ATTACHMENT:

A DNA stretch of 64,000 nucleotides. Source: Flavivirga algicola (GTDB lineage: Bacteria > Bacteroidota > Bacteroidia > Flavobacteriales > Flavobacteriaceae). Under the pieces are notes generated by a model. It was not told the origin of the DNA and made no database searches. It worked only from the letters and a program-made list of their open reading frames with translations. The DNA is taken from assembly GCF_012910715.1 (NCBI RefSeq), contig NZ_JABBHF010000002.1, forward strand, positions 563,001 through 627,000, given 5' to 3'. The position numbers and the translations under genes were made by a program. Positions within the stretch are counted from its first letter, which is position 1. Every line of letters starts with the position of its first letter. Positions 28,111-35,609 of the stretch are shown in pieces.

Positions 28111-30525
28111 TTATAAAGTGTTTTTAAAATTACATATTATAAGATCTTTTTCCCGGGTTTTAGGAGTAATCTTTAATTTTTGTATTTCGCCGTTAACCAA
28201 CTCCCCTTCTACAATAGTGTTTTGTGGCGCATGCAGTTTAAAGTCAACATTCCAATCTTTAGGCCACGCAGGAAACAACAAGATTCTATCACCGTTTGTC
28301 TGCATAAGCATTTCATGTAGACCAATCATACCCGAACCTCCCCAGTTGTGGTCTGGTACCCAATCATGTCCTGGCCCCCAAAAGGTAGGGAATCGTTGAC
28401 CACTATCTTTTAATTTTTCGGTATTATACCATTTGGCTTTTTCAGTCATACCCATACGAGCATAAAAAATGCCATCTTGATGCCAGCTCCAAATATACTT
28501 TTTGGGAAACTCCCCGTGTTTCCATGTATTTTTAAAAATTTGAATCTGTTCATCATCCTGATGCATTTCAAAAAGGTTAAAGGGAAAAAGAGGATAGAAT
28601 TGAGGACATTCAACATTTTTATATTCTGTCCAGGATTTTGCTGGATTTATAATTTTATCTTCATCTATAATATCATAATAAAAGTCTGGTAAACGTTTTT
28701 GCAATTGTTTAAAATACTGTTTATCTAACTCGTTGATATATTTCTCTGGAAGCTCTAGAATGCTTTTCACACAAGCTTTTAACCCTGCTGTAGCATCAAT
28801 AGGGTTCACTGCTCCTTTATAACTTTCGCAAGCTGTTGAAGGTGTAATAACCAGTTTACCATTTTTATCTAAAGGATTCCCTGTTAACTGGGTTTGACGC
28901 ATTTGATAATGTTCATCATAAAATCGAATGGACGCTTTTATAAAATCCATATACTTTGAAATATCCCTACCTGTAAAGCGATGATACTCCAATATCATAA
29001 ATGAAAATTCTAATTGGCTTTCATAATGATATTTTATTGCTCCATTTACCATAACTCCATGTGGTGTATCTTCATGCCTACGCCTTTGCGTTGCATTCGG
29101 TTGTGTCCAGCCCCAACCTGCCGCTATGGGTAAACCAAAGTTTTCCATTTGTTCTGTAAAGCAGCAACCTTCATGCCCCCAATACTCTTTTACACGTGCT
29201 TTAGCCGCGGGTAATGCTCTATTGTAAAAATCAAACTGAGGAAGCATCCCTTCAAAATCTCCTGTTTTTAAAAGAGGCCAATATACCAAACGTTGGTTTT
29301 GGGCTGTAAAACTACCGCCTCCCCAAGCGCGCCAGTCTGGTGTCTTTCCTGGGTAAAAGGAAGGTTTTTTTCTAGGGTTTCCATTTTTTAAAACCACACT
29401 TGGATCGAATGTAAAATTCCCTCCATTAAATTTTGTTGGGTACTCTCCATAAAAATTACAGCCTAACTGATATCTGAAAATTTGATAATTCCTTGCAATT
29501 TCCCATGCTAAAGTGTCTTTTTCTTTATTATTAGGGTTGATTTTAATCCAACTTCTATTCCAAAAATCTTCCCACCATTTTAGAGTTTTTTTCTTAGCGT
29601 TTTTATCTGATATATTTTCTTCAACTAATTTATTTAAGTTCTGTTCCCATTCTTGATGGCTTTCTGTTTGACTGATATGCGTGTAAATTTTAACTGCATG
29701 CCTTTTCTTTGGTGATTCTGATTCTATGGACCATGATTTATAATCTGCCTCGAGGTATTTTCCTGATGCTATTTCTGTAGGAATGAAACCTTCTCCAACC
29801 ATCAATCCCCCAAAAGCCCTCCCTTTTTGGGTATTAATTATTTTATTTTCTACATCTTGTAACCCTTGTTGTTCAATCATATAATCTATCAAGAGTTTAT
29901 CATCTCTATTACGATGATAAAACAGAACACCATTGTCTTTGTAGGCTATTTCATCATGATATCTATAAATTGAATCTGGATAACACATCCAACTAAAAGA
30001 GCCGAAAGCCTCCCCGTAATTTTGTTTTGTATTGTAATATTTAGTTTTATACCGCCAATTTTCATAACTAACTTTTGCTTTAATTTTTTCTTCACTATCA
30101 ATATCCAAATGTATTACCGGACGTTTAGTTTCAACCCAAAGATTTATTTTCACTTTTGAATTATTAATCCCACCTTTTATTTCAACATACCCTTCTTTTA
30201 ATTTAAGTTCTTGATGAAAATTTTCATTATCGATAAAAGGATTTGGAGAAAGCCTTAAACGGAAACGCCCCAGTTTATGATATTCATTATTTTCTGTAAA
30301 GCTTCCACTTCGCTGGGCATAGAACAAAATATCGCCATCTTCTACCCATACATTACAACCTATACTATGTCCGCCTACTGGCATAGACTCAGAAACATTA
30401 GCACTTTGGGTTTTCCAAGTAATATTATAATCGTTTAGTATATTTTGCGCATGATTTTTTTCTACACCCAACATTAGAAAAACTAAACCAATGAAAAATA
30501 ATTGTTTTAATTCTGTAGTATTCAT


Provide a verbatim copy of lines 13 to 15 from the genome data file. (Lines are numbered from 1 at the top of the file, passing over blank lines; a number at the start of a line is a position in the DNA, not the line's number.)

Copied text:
29101 TTGTGTCCAGCCCCAACCTGCCGCTATGGGTAAACCAAAGTTTTCCATTTGTTCTGTAAAGCAGCAACCTTCATGCCCCCAATACTCTTTTACACGTGCT
29201 TTAGCCGCGGGTAATGCTCTATTGTAAAAATCAAACTGAGGAAGCATCCCTTCAAAATCTCCTGTTTTTAAAAGAGGCCAATATACCAAACGTTGGTTTT
29301 GGGCTGTAAAACTACCGCCTCCCCAAGCGCGCCAGTCTGGTGTCTTTCCTGGGTAAAAGGAAGGTTTTTTTCTAGGGTTTCCATTTTTTAAAACCACACT